(2) Computed in accordance with FASB ASC Topic 718, this represents the aggregate grant date fair value based on the probable outcome of the applicable performance conditions and excluding the effect of estimated forfeitures during the applicable vesting periods, of RSUs granted under the McDonald’s Corporation Amended and Restated 2001 Omnibus Stock Ownership Plan, as amended (Prior Plan) or the McDonald’s Corporation 2012 Omnibus Stock Ownership Plan (Current Plan), as applicable. Values are based on the closing price of the Company’s common stock on the grant date, less the present value of expected dividends over the vesting period. Generally, RSUs vest on the third anniversary of the grant date and are subject to performance-based vesting conditions linked to the achievement of target levels of diluted EPS growth (as described beginning on page 21). Additional information is disclosed in the Grants of Plan-Based Awards table on pages 30 and 31 and the Outstanding Equity Awards at 2014 Year-end table on pages 32 and 33. A more detailed discussion of the assumptions used in the valuation of RSU awards may be found in the Notes to Consolidated Financial Statements under “Share-based Compensation” on page 44 of the Company’s Annual Report on Form 10-K for the year ended December 31, 2014.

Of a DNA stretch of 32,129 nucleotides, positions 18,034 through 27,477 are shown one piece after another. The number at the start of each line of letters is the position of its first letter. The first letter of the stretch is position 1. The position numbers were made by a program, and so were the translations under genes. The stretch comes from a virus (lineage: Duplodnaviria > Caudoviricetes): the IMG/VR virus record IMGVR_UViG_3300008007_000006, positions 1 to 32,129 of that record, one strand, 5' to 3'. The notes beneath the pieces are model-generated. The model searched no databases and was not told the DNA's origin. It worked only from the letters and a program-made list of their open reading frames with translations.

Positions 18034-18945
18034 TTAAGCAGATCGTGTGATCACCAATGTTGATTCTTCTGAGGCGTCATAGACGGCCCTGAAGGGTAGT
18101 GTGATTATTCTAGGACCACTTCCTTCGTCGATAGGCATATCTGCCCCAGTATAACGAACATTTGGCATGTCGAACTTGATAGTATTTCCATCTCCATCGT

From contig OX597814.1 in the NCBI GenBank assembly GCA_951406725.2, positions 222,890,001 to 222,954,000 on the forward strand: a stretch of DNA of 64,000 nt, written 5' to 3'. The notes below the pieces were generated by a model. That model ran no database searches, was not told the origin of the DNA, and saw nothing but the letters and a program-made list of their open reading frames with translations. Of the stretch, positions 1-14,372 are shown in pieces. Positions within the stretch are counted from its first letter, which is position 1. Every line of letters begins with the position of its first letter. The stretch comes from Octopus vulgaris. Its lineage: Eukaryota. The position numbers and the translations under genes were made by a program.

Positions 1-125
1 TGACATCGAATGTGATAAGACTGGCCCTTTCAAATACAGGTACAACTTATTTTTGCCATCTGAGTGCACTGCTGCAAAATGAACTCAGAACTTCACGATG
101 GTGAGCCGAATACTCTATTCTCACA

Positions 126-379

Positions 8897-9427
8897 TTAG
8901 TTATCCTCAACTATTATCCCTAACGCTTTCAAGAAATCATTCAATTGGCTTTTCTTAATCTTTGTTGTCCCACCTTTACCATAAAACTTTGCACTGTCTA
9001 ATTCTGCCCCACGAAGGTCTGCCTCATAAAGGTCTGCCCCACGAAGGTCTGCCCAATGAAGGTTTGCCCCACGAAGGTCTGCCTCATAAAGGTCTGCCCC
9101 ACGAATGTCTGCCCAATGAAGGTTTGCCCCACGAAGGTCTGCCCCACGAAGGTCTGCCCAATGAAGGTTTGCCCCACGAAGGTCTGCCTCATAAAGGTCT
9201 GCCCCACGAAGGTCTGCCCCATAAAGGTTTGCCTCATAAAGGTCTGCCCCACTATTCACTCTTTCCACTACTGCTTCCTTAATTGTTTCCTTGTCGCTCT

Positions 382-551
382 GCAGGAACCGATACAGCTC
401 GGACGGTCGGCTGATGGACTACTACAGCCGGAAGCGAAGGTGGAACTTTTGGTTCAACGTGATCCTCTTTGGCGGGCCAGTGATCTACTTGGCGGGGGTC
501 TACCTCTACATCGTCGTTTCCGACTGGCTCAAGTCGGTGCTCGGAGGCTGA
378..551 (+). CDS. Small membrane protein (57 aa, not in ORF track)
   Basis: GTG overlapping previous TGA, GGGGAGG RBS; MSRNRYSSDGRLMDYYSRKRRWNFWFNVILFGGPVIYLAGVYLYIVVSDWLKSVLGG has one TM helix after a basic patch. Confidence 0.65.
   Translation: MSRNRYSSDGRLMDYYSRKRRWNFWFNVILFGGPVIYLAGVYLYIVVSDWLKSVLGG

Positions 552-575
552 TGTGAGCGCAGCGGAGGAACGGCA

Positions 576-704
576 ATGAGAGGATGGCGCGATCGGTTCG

(3) Computed in accordance with FASB ASC Topic 718, this represents the aggregate grant date fair value excluding the effect of estimated forfeitures during the applicable vesting periods of options. Options have an exercise price equal to the closing price of the Company’s common stock on the grant date, vest in equal installments over a four-year period and are subject to the Prior Plan or the Current Plan, as applicable. Values for options granted in 2014 are determined using a closed-form pricing model based on the following assumptions, as described in the footnotes to the consolidated financial statements: expected volatility based on historical experience of 20.0%; an expected annual dividend yield of 3.3%; a risk-free return of 2.0%; and expected option life based on historical experience of 6.1 years. Additional information about options is disclosed in the Grants of Plan-Based Awards table on pages 30 and 31 and the Outstanding Equity Awards at 2014 Year-end table on pages 32 and 33. A more detailed discussion of the assumptions used in the valuation of option awards may be found in the Notes to Consolidated Financial Statements under “Share-based Compensation” on pages 34 and 44 of the Company’s Annual Report on Form 10-K for the year ended December 31, 2014.